I've spent a bit more time now trying to figure out the best way to animate my characters, but now I've got a bit more energy to properly evaluate the project, it's becoming pretty clear that once again I've dragged myself way off the original plan. "Project Jack" was orginally meant to be a simple dungeon hack 'n slash that I could throw together in a few months to get my feet wet on a small but complete game project, but during the recent period of dray-dreaming and sketching during periods of procrastination during my paper write-up, it's morphed into a platform action-adventure epic about a band of heroic mouse-creatures. Admittedly, I like the new game concept, but for this first prototype game I'd prefer to stick to something that can be described more often with the word "simple" rather than "epic", and which I might have a chance of complete in the next two years.
So now I'm strongly thinking of going back to the original plan of making "Project Jack" a Rogue-like Gauntlet/Zelda-esque game, where the hero is just a mop-haired vehicle for swinging a sword, and the game story is merely "Fight stuff, avoid traps, collect loot". This way I can focus on making the project what it was meant to be, and I won't mind so much if I make a complete pig's breakfast of the internals because it's a learning experience.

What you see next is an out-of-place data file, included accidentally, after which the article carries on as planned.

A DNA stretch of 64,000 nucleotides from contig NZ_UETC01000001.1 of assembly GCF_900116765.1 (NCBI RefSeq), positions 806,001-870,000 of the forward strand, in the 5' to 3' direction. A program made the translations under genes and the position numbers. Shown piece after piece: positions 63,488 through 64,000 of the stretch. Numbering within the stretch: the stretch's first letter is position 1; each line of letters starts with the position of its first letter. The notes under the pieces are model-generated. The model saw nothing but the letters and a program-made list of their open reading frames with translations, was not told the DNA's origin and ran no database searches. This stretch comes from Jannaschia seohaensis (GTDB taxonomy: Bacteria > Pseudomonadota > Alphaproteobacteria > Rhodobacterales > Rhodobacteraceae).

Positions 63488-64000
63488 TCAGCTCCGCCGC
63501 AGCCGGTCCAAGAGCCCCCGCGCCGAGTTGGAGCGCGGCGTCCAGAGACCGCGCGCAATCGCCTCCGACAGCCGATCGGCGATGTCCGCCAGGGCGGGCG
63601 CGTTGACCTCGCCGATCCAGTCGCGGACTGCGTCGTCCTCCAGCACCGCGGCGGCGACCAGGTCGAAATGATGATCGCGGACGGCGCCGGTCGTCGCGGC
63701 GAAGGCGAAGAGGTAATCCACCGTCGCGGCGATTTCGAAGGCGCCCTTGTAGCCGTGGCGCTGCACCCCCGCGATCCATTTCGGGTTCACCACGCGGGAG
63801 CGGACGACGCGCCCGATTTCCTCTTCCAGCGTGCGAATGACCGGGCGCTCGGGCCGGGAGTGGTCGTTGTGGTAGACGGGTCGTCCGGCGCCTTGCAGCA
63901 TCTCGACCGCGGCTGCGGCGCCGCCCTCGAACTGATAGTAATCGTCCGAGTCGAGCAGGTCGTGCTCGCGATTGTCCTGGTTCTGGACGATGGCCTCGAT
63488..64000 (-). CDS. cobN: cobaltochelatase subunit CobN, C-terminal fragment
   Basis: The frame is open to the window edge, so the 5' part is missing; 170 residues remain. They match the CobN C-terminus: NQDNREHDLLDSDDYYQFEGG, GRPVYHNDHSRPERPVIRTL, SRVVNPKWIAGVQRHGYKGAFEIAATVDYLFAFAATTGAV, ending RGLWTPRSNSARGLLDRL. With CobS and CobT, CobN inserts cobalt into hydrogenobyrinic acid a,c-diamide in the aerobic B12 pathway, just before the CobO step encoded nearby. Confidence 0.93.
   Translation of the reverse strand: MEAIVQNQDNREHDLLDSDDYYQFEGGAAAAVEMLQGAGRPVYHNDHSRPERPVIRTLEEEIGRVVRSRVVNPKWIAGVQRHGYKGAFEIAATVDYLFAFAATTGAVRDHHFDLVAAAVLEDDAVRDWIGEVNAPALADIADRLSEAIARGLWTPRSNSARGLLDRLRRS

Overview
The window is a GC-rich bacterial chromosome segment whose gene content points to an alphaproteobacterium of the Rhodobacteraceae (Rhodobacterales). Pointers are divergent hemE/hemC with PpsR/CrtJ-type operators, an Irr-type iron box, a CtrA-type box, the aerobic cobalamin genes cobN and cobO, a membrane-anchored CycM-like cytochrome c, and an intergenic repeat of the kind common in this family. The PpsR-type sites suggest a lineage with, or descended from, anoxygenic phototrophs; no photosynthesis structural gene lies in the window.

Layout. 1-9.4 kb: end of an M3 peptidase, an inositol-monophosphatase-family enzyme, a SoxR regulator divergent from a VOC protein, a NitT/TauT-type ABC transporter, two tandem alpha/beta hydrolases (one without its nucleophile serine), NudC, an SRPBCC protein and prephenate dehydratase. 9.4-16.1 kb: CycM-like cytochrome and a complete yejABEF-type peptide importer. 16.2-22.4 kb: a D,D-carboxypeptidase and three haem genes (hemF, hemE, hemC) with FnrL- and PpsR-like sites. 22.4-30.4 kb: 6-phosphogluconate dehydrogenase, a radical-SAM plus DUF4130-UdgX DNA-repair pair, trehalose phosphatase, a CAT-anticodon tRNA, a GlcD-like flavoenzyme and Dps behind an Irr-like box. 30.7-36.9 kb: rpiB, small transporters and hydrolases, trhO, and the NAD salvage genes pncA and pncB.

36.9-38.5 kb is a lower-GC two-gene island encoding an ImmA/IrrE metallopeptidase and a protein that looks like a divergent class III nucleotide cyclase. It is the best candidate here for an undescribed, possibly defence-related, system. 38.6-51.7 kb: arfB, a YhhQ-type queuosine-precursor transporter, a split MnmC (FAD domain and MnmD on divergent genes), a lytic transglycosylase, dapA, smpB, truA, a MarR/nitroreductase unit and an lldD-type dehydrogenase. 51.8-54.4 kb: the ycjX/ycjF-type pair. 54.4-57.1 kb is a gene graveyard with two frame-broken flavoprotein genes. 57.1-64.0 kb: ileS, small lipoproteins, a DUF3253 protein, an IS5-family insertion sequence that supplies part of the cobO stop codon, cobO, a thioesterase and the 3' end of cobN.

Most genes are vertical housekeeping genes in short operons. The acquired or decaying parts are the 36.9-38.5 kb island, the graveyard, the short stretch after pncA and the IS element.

Meanwhile I think I'll write up a few game design documents for other potential projects, such as the mouse one, to figure out which ideas catch my fancy (and to get experience in document writing and more concept art, of course).
Quick question: in your opinion, what's the best tool to use for writing game design documents? At present, I only really use LaTeX for large documents, which is great for automatic sectioning but not so good for transposing artwork within the text (other than as figures). Do you think including lots of diagrams and pictures within the text is a useful thing when writing up designs?